Overall, I found this memoir to be a simultaneously mundane and tragic story. The difference between it and Aeronwy’s memoir is that I didn’t feel true sympathy with the author, only a vague pity and a more definite dislike. There was much about her that I ought to have liked – her childlike joie-de-vivre growing up, her inner conviction that women are equal to men in everything and that the patriarchy is a construct to be despised, and her unflinching honesty. Her equally unflinching selfishness was too much, though. Although only a short book, it was too long a stretch to be in her company. Especially as it was Dylan that I was looking for.

The memoir is bookended by apologists for Caitlin’s cause. At the beginning, her editor puts in a plea for understanding of this damaged individual by setting out in unemotional terms the facts of her life, almost in preparation for the extremely emotional and unobjective memoir that follows. At the end, her Italian son Francesco sets her alcoholism against her sobriety, and makes the point that it is easy to judge an alcoholic for their behaviour. He describes reading her memories of life with Dylan Thomas as a nightmare.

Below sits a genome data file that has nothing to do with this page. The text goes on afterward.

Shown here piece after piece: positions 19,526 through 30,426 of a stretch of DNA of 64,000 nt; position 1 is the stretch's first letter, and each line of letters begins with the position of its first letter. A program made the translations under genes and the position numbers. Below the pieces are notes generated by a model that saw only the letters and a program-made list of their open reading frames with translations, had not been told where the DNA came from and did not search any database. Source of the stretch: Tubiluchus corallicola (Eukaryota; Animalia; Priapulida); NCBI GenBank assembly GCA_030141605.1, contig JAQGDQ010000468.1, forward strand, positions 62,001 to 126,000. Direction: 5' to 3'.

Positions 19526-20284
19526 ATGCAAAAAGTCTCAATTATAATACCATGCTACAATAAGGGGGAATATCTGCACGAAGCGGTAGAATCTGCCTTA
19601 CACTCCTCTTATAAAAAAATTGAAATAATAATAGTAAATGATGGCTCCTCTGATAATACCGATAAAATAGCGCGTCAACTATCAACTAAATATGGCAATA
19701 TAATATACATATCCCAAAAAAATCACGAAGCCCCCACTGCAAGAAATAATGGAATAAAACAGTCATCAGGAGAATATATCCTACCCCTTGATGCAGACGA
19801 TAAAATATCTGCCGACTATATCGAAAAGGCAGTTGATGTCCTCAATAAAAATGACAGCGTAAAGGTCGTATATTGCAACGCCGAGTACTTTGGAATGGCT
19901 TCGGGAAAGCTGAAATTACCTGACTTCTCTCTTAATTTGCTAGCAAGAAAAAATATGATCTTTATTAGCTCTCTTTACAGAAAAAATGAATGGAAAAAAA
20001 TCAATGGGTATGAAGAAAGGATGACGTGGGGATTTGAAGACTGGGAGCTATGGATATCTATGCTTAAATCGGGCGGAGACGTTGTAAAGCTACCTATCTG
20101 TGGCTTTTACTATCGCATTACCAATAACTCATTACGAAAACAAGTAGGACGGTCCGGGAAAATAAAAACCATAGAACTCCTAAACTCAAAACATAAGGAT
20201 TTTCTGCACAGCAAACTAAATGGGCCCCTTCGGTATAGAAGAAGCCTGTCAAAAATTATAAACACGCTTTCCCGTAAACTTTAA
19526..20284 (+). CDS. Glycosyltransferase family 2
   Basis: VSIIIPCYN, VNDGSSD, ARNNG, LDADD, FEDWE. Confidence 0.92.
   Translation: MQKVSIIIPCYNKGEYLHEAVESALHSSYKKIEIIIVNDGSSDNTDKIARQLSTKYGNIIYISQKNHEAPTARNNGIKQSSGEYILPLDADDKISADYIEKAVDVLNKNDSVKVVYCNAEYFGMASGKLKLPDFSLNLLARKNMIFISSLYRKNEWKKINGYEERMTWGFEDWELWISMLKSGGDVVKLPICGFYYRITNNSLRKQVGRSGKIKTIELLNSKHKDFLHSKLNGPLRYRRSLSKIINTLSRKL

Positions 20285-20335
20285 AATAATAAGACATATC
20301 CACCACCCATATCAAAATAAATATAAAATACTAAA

I still feel that alcohol wasn’t the entirety of the problem with either of them, though, and that their selfish immaturity was equal cause for the tragedy of their life together.